Jerome Baker: A tweener. Excellent speed, but lacking in the size and power you’d like from a linebacker, even on the weakside. He doesn’t have the coverage skills of a safety. His value comes from his ability to match up with offensive “freaks” who bring too much size for traditional safeties and too much speed for most linebackers. His excellent field coverage seals the deal for me. I like Baker from the third-round on.

Malik Jefferson: Doesn’t always make good decisions, but damn, he makes them at full speed. When he guesses right he can blow up a play Tecmo Bowl style. Because he doesn’t naturally read and react, he needs to given clear responsibilities. Can cover man-to-man. Looked silly in zone coverage when it was clear he didn’t know how to challenge players on the edge of his zone. He’s an exceptional athlete, but lacking in the football instincts and vision that you’d like from a player in space. Too good an athlete to pass up from the third-round on. I expect him to come off the board before Baker due to his potential upside.

Darius Leonard: At first he impressed me with his cerebral play. He diagnosed plays quickly at got to the right spot before the ball-carrier arrived. However, he struggled in coverage. He was a great blitzer when he saw an opportunity to come through unblocked. Struggled mightily when he had to battle offensive linemen. He lacks the power you’d like. I respect his range, but he doesn’t have the upside to justify a selection ahead of the players I’ve listed above.

Fred Warner: He isn’t good enough in any of the linebacker positions to justify penciling in as a starter. Where Warner excels is versatility. He can handle any of the roles, either in the base defense, or the nickel. The question a team has to ask is how much does it value a player who can do a decent job at any of the roles you’d ask? I figure he comes off the board late day two.

Uchenna Nwosu: Absurdly good vision. Bats passes out of the air better than any other player I can think of other than Ed “Too Tall” Jones. He isn’t great attacking the line of scrimmage. His pass-rush skills are garbage. Struggles to hold his position at the point of attack. Decent in space. Not a great athlete. Frankly, if not for his freakish ability to read and react to the quarterback’s eyes, I’d pass on Nwosu. As is, Maybe a team can find a way to make him a functional linebacker while hiding his weaknesses. I still think I’d stay away though.

Josey Jewell: Tricky call here. He doesn’t have NFL-level athleticism. What he does have are great instincts and technique. Jewell’s play is over if a blocker gets his hands on him. Jewell’s range is limited. But within it? He gets to the right spot and tackles efficiently. Within his range, Jewell’s coverage skills are solid. You can trust Jewell to make good decisions and do his job to the best of his ability. The concern is that he just isn’t athletically gifted to handle RB’s and TE’s in space. I could see Jewell going in the third round, or falling to day three. I’m a fan of his and would be happy to see him come to NY early on day three.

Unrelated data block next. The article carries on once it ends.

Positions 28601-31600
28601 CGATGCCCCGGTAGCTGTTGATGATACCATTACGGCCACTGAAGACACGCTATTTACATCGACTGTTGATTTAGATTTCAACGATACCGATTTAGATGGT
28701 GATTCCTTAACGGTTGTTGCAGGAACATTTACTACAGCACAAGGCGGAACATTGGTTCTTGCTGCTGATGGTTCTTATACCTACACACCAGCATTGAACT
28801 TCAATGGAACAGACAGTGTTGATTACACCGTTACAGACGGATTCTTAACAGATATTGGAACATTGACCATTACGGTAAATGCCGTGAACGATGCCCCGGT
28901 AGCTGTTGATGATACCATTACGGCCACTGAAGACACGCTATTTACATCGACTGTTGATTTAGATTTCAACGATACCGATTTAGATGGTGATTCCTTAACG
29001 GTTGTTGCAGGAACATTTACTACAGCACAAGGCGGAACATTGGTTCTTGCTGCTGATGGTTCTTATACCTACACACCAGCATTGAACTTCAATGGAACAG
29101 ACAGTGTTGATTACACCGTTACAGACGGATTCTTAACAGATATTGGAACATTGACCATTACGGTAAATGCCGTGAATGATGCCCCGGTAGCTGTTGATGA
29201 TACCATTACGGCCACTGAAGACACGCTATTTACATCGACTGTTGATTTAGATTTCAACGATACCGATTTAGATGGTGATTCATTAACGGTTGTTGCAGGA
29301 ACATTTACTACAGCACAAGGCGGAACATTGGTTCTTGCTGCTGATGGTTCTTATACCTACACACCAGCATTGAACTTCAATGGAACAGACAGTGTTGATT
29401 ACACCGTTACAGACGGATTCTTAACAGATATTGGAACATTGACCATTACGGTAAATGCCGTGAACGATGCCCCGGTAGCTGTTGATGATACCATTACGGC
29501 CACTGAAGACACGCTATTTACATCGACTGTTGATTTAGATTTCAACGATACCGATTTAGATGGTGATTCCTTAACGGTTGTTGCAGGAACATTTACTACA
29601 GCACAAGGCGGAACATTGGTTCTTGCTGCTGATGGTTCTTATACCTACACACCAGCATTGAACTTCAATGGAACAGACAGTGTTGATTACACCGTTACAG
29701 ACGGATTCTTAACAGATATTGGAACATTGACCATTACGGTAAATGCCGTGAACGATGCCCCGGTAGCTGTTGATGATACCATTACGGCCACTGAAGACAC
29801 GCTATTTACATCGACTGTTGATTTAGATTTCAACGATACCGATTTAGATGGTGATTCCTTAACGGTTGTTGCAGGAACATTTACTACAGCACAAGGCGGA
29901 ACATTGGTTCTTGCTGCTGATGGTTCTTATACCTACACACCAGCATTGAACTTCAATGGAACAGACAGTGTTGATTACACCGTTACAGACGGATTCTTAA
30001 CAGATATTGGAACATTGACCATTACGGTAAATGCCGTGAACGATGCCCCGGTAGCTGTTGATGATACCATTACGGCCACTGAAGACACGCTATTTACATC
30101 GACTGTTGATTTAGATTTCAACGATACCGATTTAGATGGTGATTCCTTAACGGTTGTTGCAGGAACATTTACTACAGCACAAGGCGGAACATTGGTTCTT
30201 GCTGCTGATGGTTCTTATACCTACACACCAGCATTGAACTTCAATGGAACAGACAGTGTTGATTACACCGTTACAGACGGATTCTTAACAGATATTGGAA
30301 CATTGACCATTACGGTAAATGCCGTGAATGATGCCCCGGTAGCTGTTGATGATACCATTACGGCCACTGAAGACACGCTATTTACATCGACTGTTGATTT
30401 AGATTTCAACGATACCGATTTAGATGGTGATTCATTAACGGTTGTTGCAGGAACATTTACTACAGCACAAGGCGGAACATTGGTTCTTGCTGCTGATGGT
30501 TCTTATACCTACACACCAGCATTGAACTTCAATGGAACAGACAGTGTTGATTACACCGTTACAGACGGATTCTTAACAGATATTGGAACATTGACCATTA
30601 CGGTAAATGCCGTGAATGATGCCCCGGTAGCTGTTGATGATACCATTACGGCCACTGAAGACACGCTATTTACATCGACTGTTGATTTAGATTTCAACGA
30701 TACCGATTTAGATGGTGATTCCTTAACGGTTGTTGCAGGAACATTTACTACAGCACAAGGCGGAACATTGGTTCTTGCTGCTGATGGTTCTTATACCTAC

Some of these guys will be 4-3 defensive tackles. Others will be 4-3 OLB’s or 3-4 DE’s. Positions are fluid and scheme dependent. Apart from the top guys, teams will probably be best served by looking for players that are good fits for their scheme. Cade Massey wrote up a good overview of the subject.

Bradley Chubb: Chubb does a lot of things quite well. He pairs his excellent vision with solid athleticism. He can attack the line of scrimmage or hold his position at the point of attack. I don’t have anything bad to say about him, save that he doesn’t quite compare to the true monsters. He gets a great draft grade by being really good at all the things he’ll be asked to do. The thing is, his main job is to rush the passer, and there his numbers weren’t quite elite. His SackSEER rating has him third overall in the class. That makes him a somewhat awkward selection, at least in the top five. Chubb isn’t on the same level that Myles Garrett was last year, and it’s hard to get excited about a top five pick that didn’t dominate the college level. Then again, you don’t get excited by someone doing his job play after play, but that’s what you can trust Chubb to do. It’s also why he’s who I’d take first after the potentially elite quarterbacks are off the board.

Harold Landry: More dominant as a pass-rusher than Chubb. Showed nice agility at the Combine. He’s the SackSEER favorite, mostly due to his success in college and passes defensed. Where he falls behind Chubb is power. He didn’t have the same ability to hold his position at the point of attack. The more I think about the two of them, the more I like Chubb’s versatility. Yes, Landry might be better at purely attacking the quarterback, but he’ll also be targeted by them until he shows he can handle that. He’s a natural speed rusher with a great first step. He has good range to track down the ballcarrier when the play is moving away from him. He also has solid tackling technique once he arrives. Landry should be an effective pickup, possibly even in the top 10.

Marcus Davenport: The other man in the SackSEER elite three. Davenport didn’t learn much in the way of proper technique at UTSA. He did develop in terms of size, strength, and speed, which he showed off at the Senior Bowl and the combine. Frankly, if he continues to develop, he could be on par with Chubb. He has length you can’t teach and an excellent work ethic. I really effing hope Davenport doesn’t end up falling to the Patriots. That’s how much I like him.